England facing record One-day series loss

Published: Thursday, June 29, 2006, 23:53 [IST]
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Manchester:"Things can only get better" was the upbeat if unconvincing message from stand-in captain Andrew Strauss as England were left on the brink of their worst One-day international series whitewash by yet another dominating Sri Lanka display.

Sri Lanka captain Mahela Jayawardene's second hundred in as many matches was the cornerstone of his side's 33-run win here at Old Trafford that put them 4-0 up in the five-match NatWest Series ahead of Saturday's final match at Headingley.

England have been beaten 3-0 on several occasions in the past but the only time they've crashed by five defeats in a One-day campaign was when losing 6-1 away to South Africa in 1995/96.

All the failings that could scupper any hopes England have of winning next year's World Cup in the Caribbean were on show again in Manchester, the bowlers delivering 21 wides between them and no batsman making 50, let alone a hundred.

England were, admittedly, without several injured first-choice players including regular captain Michael Vaughan (knee), talisman Andrew Flintoff (ankle), batsman Kevin Pietersen (knee) and all-rounder Paul Collingwood (thigh).

But while strength in depth remains a long-term concern, England's performance at Old Trafford could not be explained by injuries alone.

"It's certainly frustrating," Strauss said after a reverse Wednesday which meant England had lost nine out of their last 10 One-day Internationals against Test match opposition.

"We've identified the areas we need to improve and we haven't improved them so far. We've got to bowl straighter and we need our batsmen to get hundreds like theirs have done - they (Sri Lanka) have got four in four games.

"There are a lot of guys in our squad who've got one game left to show what they can do."

Based on current form, home fans may stay away and instead watch the England football team's World Cup quarter-final against Portugal in Gelsenkirchen, set to kick-off Saturday during what should be the second innings at Headingley.

"All I can say is we've got one more opportunity to put on a good display and if we get everything right, there's no reason why we can't put on that performance," insisted Strauss.

"I still maintain any time you captain your country it's a great honour. I think I've learned a lot and things can only get better."

Meanwhile Sri Lanka coach Tom Moody was understandably pleased by the way his side had once again proved they were "not a one-man band" in the absence of Muttiah Muralitharan, who'd left the tour to be with his ill son.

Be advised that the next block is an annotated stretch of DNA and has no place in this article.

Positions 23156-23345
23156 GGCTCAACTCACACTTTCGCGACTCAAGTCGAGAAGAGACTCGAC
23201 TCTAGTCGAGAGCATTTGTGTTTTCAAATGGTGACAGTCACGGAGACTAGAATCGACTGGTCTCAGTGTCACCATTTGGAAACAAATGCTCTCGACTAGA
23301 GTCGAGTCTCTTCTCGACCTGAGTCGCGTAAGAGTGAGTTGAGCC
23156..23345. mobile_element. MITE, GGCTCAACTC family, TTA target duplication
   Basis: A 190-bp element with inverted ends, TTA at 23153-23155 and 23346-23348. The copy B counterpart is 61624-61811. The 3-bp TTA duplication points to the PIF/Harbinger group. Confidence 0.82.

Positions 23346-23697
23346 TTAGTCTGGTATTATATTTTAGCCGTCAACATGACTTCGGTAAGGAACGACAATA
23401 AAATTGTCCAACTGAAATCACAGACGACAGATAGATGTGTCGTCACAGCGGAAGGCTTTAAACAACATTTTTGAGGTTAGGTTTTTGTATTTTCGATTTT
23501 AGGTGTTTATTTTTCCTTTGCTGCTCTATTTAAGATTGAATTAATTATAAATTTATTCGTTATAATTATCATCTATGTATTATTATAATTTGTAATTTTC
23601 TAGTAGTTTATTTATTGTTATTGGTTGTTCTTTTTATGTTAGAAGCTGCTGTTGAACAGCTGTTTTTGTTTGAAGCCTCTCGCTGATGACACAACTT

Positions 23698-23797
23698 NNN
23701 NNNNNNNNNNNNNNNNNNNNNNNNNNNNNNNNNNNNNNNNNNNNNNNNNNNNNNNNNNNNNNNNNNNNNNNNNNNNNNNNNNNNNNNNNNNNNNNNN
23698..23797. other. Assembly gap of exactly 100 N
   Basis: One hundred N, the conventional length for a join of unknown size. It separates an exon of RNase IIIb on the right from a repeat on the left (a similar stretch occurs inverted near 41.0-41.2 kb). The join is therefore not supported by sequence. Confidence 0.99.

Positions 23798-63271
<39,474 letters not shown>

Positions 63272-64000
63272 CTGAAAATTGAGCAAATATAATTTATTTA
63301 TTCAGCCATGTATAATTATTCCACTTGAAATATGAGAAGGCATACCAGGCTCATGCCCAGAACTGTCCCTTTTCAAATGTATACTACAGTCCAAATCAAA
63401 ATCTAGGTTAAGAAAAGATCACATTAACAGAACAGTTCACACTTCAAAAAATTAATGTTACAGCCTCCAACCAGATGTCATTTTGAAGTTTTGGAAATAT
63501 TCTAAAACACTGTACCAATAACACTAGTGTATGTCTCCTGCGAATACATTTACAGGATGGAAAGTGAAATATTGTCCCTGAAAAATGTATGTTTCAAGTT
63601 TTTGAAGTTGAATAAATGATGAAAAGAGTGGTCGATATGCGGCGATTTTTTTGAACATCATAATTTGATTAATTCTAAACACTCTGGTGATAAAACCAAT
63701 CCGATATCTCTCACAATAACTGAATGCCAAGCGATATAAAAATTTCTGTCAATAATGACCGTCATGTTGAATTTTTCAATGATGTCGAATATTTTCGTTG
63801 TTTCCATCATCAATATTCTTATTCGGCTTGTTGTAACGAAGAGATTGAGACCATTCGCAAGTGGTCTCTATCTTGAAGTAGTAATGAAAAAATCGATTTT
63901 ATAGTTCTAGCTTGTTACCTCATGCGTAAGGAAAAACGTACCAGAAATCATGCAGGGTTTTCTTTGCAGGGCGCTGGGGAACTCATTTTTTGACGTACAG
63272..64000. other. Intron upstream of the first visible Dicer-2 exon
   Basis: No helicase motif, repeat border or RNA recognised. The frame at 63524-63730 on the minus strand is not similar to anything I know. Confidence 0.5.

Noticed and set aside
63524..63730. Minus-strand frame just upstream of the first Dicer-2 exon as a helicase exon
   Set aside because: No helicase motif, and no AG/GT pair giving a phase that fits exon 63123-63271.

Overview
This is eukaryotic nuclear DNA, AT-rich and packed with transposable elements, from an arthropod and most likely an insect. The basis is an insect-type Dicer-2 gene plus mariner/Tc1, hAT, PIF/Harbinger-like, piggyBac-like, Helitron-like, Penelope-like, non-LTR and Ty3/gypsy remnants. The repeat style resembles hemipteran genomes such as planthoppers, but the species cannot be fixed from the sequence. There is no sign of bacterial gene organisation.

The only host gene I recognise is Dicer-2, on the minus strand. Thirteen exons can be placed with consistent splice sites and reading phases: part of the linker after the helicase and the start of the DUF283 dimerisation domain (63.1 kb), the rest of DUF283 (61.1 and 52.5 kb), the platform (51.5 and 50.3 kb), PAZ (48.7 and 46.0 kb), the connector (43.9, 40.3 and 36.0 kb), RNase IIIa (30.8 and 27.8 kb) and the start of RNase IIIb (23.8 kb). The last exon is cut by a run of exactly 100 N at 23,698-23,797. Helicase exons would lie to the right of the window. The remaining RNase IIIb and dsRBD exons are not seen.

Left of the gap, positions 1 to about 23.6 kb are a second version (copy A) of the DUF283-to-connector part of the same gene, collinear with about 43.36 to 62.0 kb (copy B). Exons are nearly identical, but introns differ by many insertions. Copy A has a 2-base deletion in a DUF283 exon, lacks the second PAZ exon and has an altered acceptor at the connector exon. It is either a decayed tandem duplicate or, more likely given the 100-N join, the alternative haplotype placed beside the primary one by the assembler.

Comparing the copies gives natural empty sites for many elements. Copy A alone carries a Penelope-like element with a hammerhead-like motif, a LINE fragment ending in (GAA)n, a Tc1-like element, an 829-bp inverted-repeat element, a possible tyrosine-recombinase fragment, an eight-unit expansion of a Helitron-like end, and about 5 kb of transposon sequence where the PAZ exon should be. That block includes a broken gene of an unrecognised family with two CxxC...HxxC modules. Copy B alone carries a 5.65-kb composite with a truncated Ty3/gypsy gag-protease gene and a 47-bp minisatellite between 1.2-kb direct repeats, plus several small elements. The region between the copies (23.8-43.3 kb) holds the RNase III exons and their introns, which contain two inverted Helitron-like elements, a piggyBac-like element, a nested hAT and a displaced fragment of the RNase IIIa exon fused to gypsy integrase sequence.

This victory made it six wins out of six in all matches against England after Sri Lanka had squared the Test series at 1-1 and coming out on top in a one-off Twenty20 clash.

"It is very easy to take your foot off the pedal," former Australia international Moody said.

"There are still some areas we need to improve. but it's nice to play good cricket, especially good cricket away from home. There's no question that when we leave the UK we are going to be a better side.

"Hopefully, we'll be in good shape to seriously compete in nine months' time."

And if Jayawardene keeps justifying his promotion to number three with big scores, Sri Lanka could yet repeating their 1996 World Cup triumph.

"He's played sensationally well. These four games he's really expressed himself as a shot-player," said an admiring Moody of Jayawardene, whose 100 followed on from his 126 not out at the Riverside last weekend.

"We identified the 20 overs, powerplay time as an area we wanted to improve and we felt giving Mahela his head to play his shots was the way forward."

Moody's only concern at Old Trafford was a middle-order collapse that meant Sri Lanka needed an unbroken eighth-wicket stand of 68 between Farveez Maharoof (58 not out) and Malinga Bandara (28 not out) to take them past 300.

"The middle order were poor. We were saved really by some very good hitting at the end. Maharoof's a good clean hitter of the ball. He's only 21 and he will improve."

England's performance was summed up by the display of Kabir Ali, whom Moody coached when he was in charge of English county Worcestershire.

Kabir, recalled because fellow paceman Sajid Mahmood had proved expensive previously, saw his 10 wicketless overs cost 77 runs, 35 coming off his last two as Maharoof and Bandara cut loose.

"Any player needs the confidence to know they are going to have a run and I don't think he's had that," said Moody of Kabir, later run out first ball.

"You need a decent run to establish yourself. There are very few international cricketers that hit the scene and don't look back."

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